Millie the Tortoiseshell Cat for Spay

Millie’s owner brings her to our clinic on the morning she is booked in for a routine spay operation. Our reception staff welcome them into the clinic and invite them to take a seat in our spacious waiting room. One of our nurses will admit Millie in one of our new consulting rooms, running though important questions to make sure she is ready for her anaesthetic and answering any concerns her owner may have. It is important that Millie has an empty stomach prior to undergoing a general anaesthetic to avoid vomiting whilst she is anaesthetised. This means that she must have had no food after 8pm the night before her operation.

Cat Only Ward

Our nurse will then take Millie through to weigh her. Millie will then go to the brand new Cat Only Ward in the quiet end of our clinic (Alton surgery only). Here her heart will be checked before she is given an appropriate premedication such as pain relief and sedation. If Millie has not been seen by one of our vets prior to coming in for her operation then a vet will undertake her initial examination. We aim to keep this time as calm as possible and have separate kennelling areas for particularly vocal patients so that Millie can relax quietly on a comfortable bed as her premedication takes effect.

Operating TheatreOnce she is sedated, Millie is then taken through to the Preparation Room where a nurse will hold her and her Vet will anaesthetise her. Our general anaesthetics are maintained with oxygen mixed with anaesthetic gas. The Preparatory Room is a lovely light space fully equipped for anaesthesia and also has a specialised table for dentistry work and bathing animals. Here Millie’s fur will be clipped away to avoid contamination of the Operating Theatre. For cats, spay surgery is usually done from the flank rather than midline like with bitch spays.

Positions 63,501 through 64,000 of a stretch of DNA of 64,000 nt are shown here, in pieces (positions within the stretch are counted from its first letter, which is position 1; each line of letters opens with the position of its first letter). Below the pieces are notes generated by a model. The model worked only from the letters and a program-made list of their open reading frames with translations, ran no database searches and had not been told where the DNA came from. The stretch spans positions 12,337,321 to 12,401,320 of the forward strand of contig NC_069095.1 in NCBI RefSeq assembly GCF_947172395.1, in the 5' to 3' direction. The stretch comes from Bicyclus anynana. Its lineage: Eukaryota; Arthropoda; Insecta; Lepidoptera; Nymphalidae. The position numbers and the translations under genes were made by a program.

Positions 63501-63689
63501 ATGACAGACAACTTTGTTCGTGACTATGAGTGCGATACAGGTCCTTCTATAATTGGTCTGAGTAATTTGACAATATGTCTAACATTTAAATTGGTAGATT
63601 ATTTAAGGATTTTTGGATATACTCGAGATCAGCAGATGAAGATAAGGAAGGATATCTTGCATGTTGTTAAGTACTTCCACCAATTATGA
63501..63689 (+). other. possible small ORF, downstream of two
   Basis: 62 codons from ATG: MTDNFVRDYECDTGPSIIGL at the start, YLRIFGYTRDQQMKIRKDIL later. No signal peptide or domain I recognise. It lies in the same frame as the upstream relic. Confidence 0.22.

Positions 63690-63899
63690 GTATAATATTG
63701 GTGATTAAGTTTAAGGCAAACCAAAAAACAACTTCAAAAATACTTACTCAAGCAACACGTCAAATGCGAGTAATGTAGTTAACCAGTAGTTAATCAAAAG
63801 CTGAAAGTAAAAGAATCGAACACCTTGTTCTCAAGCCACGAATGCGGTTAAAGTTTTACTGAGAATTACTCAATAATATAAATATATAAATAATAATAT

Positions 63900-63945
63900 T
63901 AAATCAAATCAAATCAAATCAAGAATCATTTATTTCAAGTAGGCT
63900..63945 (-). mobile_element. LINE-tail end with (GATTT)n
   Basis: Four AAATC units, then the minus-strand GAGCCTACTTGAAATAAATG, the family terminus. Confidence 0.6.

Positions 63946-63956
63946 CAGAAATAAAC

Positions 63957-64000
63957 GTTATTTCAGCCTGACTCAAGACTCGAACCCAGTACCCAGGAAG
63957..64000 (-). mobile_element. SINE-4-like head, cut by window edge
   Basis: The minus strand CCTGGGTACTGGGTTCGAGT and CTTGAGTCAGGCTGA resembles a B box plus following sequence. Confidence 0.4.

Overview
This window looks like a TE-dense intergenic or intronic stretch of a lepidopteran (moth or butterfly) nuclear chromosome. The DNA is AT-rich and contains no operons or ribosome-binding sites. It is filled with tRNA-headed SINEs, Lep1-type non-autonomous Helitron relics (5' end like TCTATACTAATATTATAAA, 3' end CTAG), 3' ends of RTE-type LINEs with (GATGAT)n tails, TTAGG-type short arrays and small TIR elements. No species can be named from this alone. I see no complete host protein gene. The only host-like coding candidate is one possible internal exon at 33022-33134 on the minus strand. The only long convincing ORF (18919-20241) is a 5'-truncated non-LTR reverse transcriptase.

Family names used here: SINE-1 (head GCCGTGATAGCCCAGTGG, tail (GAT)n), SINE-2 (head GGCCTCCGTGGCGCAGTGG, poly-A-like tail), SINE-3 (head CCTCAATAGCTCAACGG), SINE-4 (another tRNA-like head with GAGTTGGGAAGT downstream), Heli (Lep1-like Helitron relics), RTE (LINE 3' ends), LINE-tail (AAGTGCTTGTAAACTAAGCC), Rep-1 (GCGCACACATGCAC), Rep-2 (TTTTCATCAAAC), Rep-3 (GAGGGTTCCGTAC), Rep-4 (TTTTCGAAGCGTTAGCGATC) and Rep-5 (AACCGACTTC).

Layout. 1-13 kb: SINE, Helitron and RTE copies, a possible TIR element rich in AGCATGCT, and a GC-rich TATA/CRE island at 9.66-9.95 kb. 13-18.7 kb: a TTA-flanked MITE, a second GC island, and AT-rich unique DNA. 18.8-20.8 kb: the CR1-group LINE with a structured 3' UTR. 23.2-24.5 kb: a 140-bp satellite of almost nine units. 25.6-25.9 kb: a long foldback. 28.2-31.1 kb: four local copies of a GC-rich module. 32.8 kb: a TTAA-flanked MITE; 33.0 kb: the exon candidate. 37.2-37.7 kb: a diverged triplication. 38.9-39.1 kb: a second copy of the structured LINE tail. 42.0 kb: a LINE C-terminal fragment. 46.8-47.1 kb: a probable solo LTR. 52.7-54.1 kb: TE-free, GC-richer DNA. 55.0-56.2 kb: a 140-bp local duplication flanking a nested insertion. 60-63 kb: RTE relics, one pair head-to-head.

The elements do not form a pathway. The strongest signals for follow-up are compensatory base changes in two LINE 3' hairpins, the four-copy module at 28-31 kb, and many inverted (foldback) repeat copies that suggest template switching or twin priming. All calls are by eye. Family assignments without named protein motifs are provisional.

Next Millie is moved into our refurbished operating theatre where her skin is cleaned for the sterile spay procedure. Here we have a Capnograph to monitor her anaesthetic in detail and we can keep her warm with blankets and special heated mats. Her vet will then perform the spay operation which involves surgical removal of her ovaries and uterus by making an incision through the middle of her abdomen. Throughout her operation, Millie’s nurse takes regular measurements to ensure her anaesthetic is carefully controlled.

Once Millie is carefully sutured closed, her anaesthetic gas is switched off so that she slowly wakes up whilst being given oxygen to help her. She is wrapped in blankets and once awake she is taken back to her comfortable kennel to quietly recover, monitored carefully by our nursing staff.

When Millie is up and about and we are happy with her pain relief, she is allowed to go home with appropriate medications and an after care form that will be explained by our nurses.

Millie will need to come back to the clinic for a post operation check up that may include removal of sutures placed depending on whether sutures are dissolvable or not.